Category Archives: Translation

Inspired by Insomnia

Published / by Jehangir

Traditionally the insomnia of hot sleepless nights inspired my attempts at translating some of my favourite poems. Tonight, however, I am sleepless because I slept away the late afternoon and evening of an unseasonally cold June day.

I realised that I had left these two poems in Return to The Land of Poems unassailed. So here goes.

teri samundar aankhon mein
ye dhoop kinara, sham dhale
milte hain dono waqt jahan,
jo raat na din, jo aaj na kal,
pal bhar ko amar,
pal bhar mein dhuan,
is dhoop kinare, pal do pal,
honton ki lapak,
baahon ki chanak,
ye mel hamara jhoot na sach,
kyon raaz karo, kyun dosh dharo,
kis kaaran jhooti baat karo,
jab teri samundar aankhon mein,
is shaam ka sooraj doobega,
sukh soenge ghar dar wale,
aur raahi apni raah lega

when, in your ocean eyes
this edge of sunlight at dusk
this twilight
neither night nor day
tomorrow nor today
eternal for a moment
evanescent the next
at this edge of sunlight
stolen moments
lips springing
limbs clinging
our union
neither true nor false
no need for secrecy
no need for blame
no need for lies

when the evening sun sets
in your ocean eyes
householders will sleep peacefully
and the wanderer shall take to the road

Original: jab teri samundar ankhon mein (faiz ahmed faiz)

farz karo
farz karo hum ahl-e-wafaa ho
farz karo deewane ho
farz karo yeh dono baatein
jhooti ho afsane hon
farz karo yeh ji ki bipta
ji se jor sunai ho
farz karo abhi aur ho itni
aadhi humne chhupai ho
farz karo tumhe khush karne ke
dhoonde humne bahaane ho
farz karo yeh nain tumhare
sach-much ke maikhaane ho
farz karo yeh rog hai jhoota,
jhooti preet hamari ho
farz karo is preet ke rog mein
saans bhi hum pe bhaari ho
farz karo yeh jog bijog ka
humne dhong rachaaya ho
farz karo bas yahi haqeeqat
baqi sab kuch maaya ho

just suppose
just suppose i may be faithful
just suppose i may be crazy
just suppose both these suppositions
may be untrue
may be imaginary
just suppose my heart’s torment
may have been coerced from my heart
just suppose there may be more to things
i may have concealed half
just suppose to make you happy
i may have invented excuses
just suppose these eyes of yours
are actual taverns
just suppose this affliction
this love for you
may be false
just suppose in the distress of this love
each breath may be an ordeal
just suppose this destined union
may be an elaborate masquerade

but just suppose
only our love exists
and all else is an illusion

Original: farz karo (ibn-e-insha)

Confession Time: Some sharp-eyed folks have pointed out that Momin Khan Momin’s couplet in the quoted post remains untranslated.

tum mere paas hote ho goya*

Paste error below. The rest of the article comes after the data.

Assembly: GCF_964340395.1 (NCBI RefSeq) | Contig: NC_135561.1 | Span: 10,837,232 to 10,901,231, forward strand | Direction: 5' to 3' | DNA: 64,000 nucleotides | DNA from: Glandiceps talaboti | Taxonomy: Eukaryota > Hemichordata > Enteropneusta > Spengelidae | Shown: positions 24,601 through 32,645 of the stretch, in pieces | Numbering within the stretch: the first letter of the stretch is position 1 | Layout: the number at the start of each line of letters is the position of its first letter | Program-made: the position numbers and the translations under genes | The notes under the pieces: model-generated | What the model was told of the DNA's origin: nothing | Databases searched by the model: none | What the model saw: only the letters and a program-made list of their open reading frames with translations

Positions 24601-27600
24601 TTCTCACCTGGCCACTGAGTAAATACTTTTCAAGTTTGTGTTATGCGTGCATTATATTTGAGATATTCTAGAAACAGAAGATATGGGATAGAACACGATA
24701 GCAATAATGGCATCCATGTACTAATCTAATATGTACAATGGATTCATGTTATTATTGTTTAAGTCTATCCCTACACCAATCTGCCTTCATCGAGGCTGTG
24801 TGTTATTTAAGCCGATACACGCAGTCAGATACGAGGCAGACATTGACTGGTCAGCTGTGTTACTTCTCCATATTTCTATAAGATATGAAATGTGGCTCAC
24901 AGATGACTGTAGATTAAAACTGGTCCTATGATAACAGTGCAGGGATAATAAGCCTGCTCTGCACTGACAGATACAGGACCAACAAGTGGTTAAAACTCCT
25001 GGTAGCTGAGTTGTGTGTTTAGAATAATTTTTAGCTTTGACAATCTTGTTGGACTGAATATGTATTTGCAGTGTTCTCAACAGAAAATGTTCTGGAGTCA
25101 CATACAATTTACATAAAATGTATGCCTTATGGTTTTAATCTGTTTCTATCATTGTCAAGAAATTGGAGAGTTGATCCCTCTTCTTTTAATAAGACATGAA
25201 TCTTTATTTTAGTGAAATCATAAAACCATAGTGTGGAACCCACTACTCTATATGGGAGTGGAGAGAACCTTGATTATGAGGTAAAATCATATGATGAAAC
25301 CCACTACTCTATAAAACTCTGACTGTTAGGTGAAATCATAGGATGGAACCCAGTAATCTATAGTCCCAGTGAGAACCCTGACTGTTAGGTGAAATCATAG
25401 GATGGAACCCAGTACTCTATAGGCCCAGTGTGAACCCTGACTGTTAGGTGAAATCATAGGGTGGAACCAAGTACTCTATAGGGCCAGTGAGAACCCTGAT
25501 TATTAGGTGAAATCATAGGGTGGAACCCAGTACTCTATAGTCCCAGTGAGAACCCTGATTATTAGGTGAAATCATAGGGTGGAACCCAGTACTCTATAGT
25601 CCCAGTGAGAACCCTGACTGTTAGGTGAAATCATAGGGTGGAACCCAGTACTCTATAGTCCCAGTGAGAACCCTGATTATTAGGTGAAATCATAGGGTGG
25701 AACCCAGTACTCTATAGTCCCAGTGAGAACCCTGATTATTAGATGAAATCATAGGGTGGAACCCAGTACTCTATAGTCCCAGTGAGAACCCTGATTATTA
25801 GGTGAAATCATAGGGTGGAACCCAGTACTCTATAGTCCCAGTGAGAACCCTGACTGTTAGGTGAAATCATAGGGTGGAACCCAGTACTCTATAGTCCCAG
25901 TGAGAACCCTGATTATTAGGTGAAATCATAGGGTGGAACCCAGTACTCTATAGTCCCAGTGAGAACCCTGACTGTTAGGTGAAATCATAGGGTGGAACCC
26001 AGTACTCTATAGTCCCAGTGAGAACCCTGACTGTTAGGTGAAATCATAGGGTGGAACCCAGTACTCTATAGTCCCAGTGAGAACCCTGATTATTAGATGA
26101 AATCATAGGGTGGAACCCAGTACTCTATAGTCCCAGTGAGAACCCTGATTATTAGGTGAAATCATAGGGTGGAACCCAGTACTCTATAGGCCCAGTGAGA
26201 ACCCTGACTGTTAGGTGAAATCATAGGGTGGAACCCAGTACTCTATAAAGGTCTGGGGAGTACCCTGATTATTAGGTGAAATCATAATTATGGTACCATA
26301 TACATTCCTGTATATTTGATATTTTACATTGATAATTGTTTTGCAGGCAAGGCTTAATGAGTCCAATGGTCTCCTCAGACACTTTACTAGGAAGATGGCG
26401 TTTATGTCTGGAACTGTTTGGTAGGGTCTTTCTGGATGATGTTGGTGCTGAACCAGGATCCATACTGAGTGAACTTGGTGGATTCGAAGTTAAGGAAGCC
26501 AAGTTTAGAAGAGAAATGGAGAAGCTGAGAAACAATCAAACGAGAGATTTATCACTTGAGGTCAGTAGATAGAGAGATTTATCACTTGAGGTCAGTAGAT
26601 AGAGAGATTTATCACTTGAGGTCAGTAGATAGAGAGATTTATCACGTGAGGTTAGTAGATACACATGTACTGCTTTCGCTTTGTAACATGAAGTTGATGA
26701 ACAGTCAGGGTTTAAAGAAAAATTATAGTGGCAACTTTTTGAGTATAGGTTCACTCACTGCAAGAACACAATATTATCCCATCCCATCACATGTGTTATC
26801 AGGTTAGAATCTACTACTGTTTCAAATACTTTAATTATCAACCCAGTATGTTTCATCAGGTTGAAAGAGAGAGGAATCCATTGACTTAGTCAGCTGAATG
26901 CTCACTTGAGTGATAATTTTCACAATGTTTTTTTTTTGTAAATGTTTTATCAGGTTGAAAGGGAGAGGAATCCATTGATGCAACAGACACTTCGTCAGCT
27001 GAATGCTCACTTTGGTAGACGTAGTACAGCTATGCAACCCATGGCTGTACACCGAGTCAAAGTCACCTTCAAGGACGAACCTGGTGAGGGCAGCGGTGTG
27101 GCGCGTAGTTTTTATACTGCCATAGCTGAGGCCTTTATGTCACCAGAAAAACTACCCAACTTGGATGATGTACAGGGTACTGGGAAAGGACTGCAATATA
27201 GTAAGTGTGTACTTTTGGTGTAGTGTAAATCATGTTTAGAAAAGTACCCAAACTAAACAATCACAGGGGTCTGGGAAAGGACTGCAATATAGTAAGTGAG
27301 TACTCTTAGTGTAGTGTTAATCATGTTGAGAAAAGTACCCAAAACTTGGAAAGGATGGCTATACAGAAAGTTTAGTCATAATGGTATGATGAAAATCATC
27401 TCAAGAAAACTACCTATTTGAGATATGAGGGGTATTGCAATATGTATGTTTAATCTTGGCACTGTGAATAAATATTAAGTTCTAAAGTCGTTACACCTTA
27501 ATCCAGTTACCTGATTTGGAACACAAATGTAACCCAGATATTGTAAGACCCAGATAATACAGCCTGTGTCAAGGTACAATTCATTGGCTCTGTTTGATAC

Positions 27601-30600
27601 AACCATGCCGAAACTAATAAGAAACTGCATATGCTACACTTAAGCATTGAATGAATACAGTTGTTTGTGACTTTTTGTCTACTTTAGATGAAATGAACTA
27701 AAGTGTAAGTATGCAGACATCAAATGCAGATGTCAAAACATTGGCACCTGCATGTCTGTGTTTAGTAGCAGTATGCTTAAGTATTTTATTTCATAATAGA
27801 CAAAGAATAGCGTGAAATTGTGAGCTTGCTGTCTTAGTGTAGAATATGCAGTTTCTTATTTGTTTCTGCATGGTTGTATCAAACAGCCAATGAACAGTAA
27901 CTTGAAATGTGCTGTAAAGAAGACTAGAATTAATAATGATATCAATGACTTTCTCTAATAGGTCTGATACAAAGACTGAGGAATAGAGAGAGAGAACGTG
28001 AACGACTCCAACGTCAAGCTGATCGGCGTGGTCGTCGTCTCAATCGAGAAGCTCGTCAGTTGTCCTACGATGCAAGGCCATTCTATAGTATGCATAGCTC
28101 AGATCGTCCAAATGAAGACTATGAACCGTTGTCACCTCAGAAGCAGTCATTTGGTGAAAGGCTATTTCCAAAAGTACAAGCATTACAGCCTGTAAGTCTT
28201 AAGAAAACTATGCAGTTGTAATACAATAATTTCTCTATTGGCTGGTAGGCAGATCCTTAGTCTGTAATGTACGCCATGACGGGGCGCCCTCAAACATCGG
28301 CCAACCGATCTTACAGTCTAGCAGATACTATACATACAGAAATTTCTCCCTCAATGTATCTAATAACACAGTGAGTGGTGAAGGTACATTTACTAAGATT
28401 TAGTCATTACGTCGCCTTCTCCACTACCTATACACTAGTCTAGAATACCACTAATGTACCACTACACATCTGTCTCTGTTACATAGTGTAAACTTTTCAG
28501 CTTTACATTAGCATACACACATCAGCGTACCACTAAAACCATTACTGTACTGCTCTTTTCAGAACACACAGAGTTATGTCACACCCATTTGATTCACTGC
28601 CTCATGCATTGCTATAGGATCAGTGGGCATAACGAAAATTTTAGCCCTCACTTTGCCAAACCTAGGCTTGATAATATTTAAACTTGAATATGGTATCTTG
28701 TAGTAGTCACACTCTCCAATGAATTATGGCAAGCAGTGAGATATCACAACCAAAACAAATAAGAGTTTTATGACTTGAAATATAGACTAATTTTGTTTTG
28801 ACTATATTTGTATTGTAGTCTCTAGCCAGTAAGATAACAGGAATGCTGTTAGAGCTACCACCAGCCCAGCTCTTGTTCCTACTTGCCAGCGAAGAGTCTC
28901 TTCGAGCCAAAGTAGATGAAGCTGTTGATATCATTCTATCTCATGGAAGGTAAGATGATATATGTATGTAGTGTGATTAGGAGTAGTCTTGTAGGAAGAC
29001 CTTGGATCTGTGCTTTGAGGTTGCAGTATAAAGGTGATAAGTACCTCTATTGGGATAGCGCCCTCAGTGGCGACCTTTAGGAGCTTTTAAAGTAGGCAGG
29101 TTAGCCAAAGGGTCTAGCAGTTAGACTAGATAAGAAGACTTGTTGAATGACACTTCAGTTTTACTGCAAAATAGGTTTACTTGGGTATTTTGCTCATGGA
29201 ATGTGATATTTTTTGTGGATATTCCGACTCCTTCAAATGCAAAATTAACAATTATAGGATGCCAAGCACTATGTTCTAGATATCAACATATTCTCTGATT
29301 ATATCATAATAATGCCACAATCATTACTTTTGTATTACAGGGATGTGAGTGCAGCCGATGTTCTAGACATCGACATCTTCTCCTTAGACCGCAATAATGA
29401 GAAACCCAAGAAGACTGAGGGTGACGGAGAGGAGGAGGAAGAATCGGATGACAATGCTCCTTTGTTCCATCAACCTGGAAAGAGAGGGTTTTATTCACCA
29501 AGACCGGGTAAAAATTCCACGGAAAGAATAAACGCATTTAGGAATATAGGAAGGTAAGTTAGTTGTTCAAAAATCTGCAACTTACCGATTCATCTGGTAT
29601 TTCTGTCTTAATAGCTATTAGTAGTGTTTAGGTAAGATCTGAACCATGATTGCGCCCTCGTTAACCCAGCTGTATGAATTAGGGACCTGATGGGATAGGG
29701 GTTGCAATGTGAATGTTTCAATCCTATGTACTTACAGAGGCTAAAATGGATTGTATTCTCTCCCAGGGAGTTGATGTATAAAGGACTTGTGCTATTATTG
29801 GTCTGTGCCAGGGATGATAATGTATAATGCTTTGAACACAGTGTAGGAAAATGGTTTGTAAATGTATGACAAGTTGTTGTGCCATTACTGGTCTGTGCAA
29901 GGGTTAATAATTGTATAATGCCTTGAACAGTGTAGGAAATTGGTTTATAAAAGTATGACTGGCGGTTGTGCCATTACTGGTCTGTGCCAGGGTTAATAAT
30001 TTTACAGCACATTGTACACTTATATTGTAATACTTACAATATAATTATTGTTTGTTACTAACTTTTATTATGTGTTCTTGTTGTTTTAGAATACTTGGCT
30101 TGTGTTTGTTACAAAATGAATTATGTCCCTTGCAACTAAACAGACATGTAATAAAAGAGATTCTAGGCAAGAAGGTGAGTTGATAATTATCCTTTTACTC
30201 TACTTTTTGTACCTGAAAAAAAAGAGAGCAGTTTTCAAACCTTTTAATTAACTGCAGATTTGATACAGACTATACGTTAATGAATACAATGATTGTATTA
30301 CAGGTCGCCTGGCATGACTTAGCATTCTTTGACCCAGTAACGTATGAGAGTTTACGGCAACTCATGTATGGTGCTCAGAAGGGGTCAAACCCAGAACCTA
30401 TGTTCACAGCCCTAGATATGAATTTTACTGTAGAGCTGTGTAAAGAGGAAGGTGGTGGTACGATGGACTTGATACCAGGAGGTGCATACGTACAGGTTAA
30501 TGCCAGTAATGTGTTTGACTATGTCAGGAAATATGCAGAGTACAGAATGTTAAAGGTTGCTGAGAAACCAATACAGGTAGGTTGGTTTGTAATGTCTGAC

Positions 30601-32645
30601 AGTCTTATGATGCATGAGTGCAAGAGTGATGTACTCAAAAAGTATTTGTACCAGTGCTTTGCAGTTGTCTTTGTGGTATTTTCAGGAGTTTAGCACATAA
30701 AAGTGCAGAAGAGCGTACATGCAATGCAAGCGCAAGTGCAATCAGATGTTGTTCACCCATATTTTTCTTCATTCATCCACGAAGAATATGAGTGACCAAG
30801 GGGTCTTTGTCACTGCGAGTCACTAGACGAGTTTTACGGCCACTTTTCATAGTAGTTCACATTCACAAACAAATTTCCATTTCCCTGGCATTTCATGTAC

jab koi doosra nahi hota

My excuse/explanation is that this couplet defies translation (at least by myself – haath patthar se ho gaye manoos to shauq kooza-gari ka kya kiije).

The juxtaposition of ‘goya‘ in an already haiku-esque expression opens up a labyrinth of interpretations.

Ghalib’s exaltation of this couplet is not accidental. It is the perfect example of Urdu poetry’s ideal of ‘kooze mein samundar.’

*The word ‘Goya‘ has been explained thus – Goya is an Urdu word that refers to a momentary suspension of disbelief that occurs when fantasy is so realistic that it temporarily becomes reality, usually associated with a story very well told. There is no translation for this word in English.

P.S : Comments and suggestions are welcome as usual.

What The Rats Shall Never Know!

Published / by Jehangir

It’s Annual Translation Time again.

Listen to the incomparable Nusrat Fateh Ali Khan highlighting Javed Akhtar‘s denunciation of our modern obsession with material wealth – and it’s malignant effect on our ability to appreciate the beauty of life.

Listen, and remember that at the end of the day the winner of the rat race is still a rat !

shehr ke dukaandaro
karobar-e-ulfat mein
sood kya ziyan kya hai
tum na jaan paoge

dil ke daam kitne hein
khwab kitne mehnge hein
aur naqd-e-jaan kya hai
tum na jaan paoge

o merchants of the city
in the trade of love
what is profit and what is loss
you shall never know!

the price of a heart
the value of dreams
the currency of life
you shall never know!

koi kaise milta hai
phool kaise khilta hai
aankh kaise jhukti hai
saans kaise rukti hai

kaise raah nikalti hai
kaise baat chalti hai
shouq ki zabaan kya hai
tum na jaan paoge

how soulmates meet
how flowers bloom
the lowering of a gaze
the catch in a breath

how the path emerges
how the tale flows
the language of desire
you shall never know!

wasl ka sukoon kya hai
hijr ka junoon kya hai